A Building Information Model (BIM) management process allows us to oversee graphic and non-graphical information from end to end on each construction project. It is the core conduit that connects multiple disciplines and different digital design principles together. In other words, BIM is the project bible; the go-to for driving efficiency, value for money, productivity and innovation. Australia’s BIM strategic framework outlines building delivery and management to create standardisation and drive the industry forward.


Why do we employ digital design? Simply put – to stay competitive and relevant. We test and confirm existing and future designs to get more precise and predictable project information and reusable structures and insights. Investigating cross-function data generates more extensive understanding, which results in superior delivery and commercial decision making. Digital design also improves aspects of communication and visibility between our stakeholders, enabling us to overcome challenges prior to works commencing.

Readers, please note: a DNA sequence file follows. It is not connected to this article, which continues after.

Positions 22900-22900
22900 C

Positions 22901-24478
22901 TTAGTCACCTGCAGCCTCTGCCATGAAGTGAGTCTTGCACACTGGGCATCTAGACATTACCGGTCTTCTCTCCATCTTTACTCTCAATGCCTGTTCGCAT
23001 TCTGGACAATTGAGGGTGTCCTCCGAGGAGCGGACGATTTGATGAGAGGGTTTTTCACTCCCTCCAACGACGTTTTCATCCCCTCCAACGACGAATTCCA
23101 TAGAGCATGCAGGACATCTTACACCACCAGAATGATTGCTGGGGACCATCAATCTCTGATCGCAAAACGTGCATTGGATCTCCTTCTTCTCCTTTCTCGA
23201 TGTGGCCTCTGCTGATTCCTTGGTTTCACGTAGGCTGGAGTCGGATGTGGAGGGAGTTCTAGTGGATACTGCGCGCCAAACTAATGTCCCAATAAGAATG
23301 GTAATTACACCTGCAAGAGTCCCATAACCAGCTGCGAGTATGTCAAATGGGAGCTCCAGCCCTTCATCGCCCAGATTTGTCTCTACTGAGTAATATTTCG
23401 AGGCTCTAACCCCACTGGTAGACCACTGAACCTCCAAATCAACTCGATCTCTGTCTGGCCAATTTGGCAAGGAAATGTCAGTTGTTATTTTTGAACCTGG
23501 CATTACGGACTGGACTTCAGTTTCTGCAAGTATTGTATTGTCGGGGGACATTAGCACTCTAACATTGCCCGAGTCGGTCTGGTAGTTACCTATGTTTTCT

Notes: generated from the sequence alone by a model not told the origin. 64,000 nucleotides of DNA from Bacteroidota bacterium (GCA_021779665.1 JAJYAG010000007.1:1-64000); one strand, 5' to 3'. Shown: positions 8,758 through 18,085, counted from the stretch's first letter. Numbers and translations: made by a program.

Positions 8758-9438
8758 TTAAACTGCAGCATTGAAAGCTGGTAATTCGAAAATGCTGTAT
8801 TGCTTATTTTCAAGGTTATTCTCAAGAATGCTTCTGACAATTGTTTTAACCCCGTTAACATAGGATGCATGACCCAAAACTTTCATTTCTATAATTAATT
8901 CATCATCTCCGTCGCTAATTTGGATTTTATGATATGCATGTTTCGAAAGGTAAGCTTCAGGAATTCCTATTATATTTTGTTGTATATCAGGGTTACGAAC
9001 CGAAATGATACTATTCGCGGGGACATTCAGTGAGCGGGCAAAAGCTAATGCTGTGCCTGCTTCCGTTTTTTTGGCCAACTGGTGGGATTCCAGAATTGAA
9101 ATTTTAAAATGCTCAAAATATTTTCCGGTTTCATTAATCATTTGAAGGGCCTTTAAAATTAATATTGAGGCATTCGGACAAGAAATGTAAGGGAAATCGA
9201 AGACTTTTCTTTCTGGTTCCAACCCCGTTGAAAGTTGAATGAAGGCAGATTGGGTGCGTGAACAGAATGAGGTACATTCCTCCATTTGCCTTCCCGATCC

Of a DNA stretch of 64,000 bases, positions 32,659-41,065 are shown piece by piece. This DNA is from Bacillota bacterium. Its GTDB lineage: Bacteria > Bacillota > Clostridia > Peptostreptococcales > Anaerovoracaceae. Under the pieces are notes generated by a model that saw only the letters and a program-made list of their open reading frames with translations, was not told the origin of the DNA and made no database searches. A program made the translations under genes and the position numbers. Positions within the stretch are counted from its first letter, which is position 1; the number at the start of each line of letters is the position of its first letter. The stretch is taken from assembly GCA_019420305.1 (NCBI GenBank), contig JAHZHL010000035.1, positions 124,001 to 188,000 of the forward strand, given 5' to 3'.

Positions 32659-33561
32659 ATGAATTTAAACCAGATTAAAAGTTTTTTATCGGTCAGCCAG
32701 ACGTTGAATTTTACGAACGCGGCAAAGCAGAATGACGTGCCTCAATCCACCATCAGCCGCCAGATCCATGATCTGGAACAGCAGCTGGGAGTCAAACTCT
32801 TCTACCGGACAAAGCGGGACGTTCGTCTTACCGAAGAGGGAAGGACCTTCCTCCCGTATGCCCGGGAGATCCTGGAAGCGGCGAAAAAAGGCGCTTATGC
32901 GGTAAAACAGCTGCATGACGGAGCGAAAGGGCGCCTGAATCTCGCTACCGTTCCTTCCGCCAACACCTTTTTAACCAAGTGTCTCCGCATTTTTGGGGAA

Outside RCC, digital design has a three-fold drive: growing client demand, the industry’s need for driving efficiencies and the ANZ Compliances, ISO/AS 19650 Parts 1-6.

Digital design also helps increase accuracy, boost project delivery time, detect discrepancies and work around contingencies such as rain events. With better project visibility, reliability and control, it allows for greater accuracy, integration and better client outcomes. Allowing oversight of the concept, construction and commissioning stages, digital design assists in investigating obstacles to mitigate risk and keeps projects aligned to the original scope.


The Sirius building is a Sydney icon, a stalwart of the city’s skyline. Designed to counterpoint the iconic presence of the Sydney Opera House across Circular Quay, the Sirius apartments were conceived in a period when the Brutalist idiom dominated architectural thinking and practice internationally.

JDH Capital engaged us to evolve this piece of history and harmonise the Brutalist origins with new additions and materials. Using various programs, we produced the digital components of the Sirius Project.


Using digital design, we created visualisations to communicate how the project will redefine modern living. By combining the architectural, structural and services models, teams analysed the design geometry to understand the overall design, and the constructability of the proposed works.

Sirius Design ModelWe used Navisworks Manage to run an object clash detection between the consultant’s designs. The Revizto cloud platform was used to track and resolve any design issues before site installation, whilst streamlining digital coordination between our teams.